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The Problem with Chronic Insomnia

Sleep, aging, and your brain…

Has sleep become more of a problem with each passing year? Insomnia is a sleep disorder characterized by trouble falling asleep or staying asleep, and it typically affects 30-45% of adults over the age of 60. Poor sleep can cause daytime sleepiness, which increases the risk for falls and injury. Insomnia also reduces quality of life and can strain family relationships. As a result, people with insomnia are more likely to develop depression later in their life. In addition to mental health disorders that may be connected to poor sleep, doctors are finding that many older adults have insomnia combined with chronic diseases, such as diabetes, arthritis, cardiovascular disease, and neurodegenerative diseases. Surveys have shown that older adults with multiple chronic diseases are more likely to rate their sleep as poor compared to healthy older adults.  

Insomnia and Alzheimer’s Disease

Studies from New York and Iceland found that chronic insomnia increases the risk for cognitive (brain function) decline with age. This could be because sleep — REM sleep in particular — is believed to be involved in learning and memory formation. In fact, the connection between insomnia and cognitive impairments recently prompted researchers to test the idea that insomnia could be a risk factor for Alzheimer’s disease. Early studies in mice showed that when subjected to acute sleep deprivation, levels of amyloid beta, the protein that makes up Alzheimer’s plaques, increased in the brain. In the same study, chronic sleep deprivation seemed to have the same effects. Based on these observations, other groups performed studies in humans and found elevated amyloid levels in the cerebrospinal fluid of people with insomnia, and this predicted their risk of dementia (Alzheimer’s).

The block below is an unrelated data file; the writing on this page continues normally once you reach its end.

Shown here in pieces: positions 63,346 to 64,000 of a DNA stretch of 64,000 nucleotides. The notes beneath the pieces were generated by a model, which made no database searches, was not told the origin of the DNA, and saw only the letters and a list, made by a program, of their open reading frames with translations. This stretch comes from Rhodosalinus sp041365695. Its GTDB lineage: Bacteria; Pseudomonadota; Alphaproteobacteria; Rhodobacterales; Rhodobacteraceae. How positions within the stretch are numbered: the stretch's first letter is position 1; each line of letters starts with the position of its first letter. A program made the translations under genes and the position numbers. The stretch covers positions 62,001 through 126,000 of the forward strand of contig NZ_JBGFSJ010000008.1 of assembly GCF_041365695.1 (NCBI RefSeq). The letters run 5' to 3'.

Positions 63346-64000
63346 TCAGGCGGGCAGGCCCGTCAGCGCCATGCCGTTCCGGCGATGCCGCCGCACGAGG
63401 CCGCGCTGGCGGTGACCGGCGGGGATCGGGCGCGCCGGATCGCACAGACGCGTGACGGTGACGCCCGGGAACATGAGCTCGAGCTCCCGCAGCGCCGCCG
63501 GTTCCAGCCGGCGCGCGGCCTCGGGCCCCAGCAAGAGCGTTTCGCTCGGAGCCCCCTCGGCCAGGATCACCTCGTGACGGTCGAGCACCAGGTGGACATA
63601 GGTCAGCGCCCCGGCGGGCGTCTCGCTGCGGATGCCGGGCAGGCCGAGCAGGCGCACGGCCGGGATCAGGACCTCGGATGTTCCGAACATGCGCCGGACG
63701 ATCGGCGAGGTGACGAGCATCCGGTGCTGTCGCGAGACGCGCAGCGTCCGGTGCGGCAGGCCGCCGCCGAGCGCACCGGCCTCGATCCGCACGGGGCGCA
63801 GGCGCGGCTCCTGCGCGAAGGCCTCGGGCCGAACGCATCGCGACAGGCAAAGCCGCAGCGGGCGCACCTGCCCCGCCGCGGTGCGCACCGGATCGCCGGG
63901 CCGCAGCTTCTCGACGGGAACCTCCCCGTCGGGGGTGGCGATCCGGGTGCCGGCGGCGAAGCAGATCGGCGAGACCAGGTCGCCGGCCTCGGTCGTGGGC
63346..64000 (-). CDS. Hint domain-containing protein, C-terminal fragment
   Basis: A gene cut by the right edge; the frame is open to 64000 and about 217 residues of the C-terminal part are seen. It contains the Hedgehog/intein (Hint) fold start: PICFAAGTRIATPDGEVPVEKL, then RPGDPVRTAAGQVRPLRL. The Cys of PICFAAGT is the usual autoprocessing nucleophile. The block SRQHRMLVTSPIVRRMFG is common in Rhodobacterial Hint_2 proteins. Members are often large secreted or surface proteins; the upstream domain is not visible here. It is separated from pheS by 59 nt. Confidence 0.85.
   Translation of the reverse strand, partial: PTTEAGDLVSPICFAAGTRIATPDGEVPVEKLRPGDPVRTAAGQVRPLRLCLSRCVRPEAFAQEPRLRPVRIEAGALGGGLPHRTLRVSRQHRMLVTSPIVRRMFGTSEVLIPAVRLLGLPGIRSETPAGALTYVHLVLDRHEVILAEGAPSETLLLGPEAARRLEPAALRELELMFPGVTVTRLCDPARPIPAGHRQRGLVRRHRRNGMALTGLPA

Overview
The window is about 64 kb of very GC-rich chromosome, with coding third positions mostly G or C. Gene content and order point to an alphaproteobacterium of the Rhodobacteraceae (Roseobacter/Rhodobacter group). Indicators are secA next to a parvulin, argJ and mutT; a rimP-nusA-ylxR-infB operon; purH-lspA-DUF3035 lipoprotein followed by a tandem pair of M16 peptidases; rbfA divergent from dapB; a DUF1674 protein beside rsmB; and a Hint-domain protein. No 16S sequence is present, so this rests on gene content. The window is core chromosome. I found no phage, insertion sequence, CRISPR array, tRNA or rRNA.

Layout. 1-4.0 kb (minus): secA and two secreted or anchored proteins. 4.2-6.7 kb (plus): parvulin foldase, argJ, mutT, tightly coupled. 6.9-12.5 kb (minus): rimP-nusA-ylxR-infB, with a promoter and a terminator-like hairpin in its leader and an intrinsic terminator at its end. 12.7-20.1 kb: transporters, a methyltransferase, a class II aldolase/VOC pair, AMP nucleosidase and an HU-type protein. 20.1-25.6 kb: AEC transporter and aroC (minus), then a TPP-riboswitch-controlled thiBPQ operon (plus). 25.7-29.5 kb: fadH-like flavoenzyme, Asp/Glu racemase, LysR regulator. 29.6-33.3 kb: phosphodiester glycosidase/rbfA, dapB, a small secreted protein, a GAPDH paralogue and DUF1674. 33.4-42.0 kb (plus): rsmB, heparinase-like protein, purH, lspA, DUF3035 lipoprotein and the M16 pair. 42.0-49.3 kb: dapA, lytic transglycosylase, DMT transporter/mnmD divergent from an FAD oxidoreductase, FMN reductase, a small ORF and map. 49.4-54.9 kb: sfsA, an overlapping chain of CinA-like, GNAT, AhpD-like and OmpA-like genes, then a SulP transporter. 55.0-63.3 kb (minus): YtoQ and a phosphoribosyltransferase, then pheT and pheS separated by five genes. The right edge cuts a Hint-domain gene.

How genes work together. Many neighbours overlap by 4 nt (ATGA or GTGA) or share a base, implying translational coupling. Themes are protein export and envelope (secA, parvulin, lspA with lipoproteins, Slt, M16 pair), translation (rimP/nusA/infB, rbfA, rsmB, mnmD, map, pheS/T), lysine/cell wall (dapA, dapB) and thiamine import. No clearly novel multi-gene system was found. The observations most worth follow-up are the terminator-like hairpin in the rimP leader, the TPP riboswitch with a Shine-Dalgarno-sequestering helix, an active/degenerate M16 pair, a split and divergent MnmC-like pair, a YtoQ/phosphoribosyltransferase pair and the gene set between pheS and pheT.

What can we do about sleep and our brains?

For some of us, sleep is always a problem. And right now, the COVID-19 pandemic has brought even more stress to many people, affecting how many of us fall asleep and stay asleep. This could have particular effects on those of us who are older, potentially increasing the risk for insomnia, and therefore Alzheimer’s. But there are things we can do about this. Behavioral changes have been shown to be the most successful strategy for preventing insomnia. A 2017 study out of California found that four weeks of cognitive behavioral treatments improved sleep in older adults who were struggling with insomnia. Types of behavioral treatments include stimulus control (reassociate bed with sleep), relaxation procedures (think: meditation), sleep restriction (limiting time spent in bed) and other approaches. Further explanations of these techniques can be found at SleepFoundation.org.

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ABOUT THE AUTHORS

Cali McEntee is a master’s student in the Healthspan Biology Lab in CSU’s Dept. of Health and Exercise Science.